O: Honestly, I was yarn bombing before the term even existed. My first piece was on the street in a way, because I crocheted my first pieces in 2002, some would just have photographed it, and then I realized that the object changes so much from the place where you put it. And then later, when I had my first show in Chelsea in 2004, the installation was inside the gallery but the major piece was outside – we opened the window and the piece was hanging down the street. So, in a way, my instinct was always putting things on the street and in a way, showing them to people who never entered the gallery, that’s what’s always interested me. So, not only placing the object there, but also introducing the work, introducing the art in general to public, to random people who pass by who are not art educated, who don’t know anything about this part of culture, and I feel that they have the right to see it, and they are sometimes scared of galleries like they are not supposed to be there – so it was my instinct from the beginning to put things on the streets and be part of that, I mean, really big year for me was when I was doing little public installations: I went to Venice and covered all the benches of Valdese, people were taking this project from place to place; I went to Istanbul and I covered all the windows on a boat that runs between Asian and European side of the city; it was really spooky and scary and I took the big ladder and I stapled pieces down on the window and it totally transformed the space, so in a way I was working with objects outside because of my instinct that those things, objects, environments need to be transformed by my hand. So, in a way I feel more like public artist then street artist.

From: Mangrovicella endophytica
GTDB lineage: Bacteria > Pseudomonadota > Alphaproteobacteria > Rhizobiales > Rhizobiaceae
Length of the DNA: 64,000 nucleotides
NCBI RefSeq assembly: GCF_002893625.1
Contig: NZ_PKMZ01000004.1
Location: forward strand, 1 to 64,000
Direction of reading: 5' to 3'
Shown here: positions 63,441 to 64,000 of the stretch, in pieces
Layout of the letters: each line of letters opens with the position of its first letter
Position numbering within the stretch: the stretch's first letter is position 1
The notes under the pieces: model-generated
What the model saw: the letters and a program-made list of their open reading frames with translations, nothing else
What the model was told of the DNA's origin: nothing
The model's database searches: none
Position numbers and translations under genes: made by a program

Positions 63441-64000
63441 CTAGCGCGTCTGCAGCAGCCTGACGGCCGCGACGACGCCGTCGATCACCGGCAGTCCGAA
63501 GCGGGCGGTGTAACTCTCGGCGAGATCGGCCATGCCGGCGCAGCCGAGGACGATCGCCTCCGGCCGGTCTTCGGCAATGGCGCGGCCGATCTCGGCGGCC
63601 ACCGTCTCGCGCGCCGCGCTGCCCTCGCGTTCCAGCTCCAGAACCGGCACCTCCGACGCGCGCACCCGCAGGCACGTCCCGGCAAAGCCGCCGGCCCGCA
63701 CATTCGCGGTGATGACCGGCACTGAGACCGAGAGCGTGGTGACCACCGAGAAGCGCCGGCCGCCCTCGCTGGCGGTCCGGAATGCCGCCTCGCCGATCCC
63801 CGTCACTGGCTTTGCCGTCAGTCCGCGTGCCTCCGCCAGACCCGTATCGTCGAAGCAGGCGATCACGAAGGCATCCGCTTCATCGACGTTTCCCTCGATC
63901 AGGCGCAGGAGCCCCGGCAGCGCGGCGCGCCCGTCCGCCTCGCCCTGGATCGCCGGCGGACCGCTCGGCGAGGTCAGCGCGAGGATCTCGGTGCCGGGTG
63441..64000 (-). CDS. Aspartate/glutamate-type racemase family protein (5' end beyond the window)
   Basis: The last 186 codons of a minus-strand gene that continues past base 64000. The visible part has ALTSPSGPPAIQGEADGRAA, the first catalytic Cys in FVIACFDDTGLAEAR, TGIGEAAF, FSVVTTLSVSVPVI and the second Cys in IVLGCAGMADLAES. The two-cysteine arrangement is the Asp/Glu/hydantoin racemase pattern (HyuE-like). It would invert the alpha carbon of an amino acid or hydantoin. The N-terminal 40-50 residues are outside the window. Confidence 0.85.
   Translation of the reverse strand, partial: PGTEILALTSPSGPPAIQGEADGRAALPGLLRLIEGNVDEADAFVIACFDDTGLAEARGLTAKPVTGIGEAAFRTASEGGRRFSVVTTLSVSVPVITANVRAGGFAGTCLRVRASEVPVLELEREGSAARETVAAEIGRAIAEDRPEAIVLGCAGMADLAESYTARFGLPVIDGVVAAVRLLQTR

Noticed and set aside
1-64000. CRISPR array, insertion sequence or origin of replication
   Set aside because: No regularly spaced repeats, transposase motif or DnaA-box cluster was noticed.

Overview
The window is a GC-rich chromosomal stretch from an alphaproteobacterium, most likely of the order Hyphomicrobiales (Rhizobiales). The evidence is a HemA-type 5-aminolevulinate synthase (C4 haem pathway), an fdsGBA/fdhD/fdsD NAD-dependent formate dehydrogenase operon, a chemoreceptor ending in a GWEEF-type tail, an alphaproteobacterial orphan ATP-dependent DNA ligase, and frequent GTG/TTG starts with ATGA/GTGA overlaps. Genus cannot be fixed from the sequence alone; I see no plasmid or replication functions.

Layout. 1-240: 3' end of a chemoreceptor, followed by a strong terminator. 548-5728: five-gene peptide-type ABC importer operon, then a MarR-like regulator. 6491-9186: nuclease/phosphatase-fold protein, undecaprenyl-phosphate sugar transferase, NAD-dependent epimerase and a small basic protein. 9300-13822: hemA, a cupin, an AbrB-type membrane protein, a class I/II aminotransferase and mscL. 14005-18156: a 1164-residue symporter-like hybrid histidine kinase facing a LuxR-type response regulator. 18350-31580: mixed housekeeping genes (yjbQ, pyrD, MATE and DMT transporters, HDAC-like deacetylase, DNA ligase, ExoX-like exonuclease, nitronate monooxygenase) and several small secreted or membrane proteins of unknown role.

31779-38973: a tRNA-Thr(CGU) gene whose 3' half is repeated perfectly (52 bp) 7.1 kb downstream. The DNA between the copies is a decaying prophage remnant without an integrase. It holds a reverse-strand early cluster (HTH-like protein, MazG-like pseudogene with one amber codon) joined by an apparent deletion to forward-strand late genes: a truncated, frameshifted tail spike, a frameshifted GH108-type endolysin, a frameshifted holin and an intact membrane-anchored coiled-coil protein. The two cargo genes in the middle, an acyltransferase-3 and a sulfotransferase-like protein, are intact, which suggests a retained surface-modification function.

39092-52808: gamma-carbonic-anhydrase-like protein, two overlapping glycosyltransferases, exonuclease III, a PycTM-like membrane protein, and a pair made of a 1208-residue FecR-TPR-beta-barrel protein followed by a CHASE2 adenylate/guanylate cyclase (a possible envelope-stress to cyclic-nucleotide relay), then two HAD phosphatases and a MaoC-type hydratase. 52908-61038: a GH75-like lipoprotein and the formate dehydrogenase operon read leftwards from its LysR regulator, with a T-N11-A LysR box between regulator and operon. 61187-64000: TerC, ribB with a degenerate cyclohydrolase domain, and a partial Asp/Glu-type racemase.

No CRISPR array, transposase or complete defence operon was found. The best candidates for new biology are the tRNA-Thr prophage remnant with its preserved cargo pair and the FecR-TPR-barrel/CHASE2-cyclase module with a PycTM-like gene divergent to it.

NK: Speaking about the art world it can be quite intimidating for people outside. Have you experienced firsthand the elitism of the art world, or do you feel you have you been embraced by the art community?